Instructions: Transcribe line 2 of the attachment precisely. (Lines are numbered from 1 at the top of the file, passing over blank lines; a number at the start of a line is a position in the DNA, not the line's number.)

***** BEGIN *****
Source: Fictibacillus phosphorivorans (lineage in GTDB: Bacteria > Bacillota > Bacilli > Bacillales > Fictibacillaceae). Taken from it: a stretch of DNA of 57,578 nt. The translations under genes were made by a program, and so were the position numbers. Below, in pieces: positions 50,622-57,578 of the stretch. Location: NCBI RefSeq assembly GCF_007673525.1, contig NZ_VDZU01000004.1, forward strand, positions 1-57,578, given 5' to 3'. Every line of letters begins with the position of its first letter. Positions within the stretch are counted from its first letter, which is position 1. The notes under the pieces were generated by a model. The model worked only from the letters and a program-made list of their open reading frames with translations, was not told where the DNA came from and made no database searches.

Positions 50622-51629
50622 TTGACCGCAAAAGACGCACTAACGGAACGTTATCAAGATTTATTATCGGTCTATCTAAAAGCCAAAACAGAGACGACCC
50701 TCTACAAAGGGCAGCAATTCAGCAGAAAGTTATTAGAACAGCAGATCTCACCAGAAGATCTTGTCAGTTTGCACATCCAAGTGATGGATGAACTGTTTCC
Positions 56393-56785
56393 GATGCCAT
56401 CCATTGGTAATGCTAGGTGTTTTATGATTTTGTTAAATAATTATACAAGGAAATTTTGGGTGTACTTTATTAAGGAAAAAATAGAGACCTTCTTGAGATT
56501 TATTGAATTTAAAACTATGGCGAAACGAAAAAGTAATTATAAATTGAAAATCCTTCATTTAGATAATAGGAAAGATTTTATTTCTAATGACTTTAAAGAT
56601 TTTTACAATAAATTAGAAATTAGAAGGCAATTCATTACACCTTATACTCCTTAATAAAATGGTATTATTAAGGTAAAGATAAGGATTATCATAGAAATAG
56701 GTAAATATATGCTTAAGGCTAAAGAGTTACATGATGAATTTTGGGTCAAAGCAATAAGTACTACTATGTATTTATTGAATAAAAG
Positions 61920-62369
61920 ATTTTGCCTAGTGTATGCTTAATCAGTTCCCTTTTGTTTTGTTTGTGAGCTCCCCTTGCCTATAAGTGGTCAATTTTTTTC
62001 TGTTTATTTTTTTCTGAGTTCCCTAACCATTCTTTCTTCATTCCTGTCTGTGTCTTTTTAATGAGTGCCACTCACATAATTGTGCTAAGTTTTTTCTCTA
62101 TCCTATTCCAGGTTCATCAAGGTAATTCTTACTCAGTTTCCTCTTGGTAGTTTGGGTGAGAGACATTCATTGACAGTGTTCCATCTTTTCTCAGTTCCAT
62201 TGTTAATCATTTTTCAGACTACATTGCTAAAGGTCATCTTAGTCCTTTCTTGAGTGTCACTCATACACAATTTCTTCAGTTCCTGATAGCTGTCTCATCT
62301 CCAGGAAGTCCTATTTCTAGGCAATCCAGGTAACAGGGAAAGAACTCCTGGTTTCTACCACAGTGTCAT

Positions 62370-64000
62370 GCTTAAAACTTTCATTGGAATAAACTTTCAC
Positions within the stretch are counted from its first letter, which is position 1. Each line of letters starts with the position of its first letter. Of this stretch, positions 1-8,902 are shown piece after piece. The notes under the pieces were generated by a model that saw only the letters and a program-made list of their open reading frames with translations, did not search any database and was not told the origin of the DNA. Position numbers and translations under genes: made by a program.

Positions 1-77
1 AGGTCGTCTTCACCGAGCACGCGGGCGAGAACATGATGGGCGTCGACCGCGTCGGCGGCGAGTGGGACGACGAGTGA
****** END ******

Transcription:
Positions 50622-51629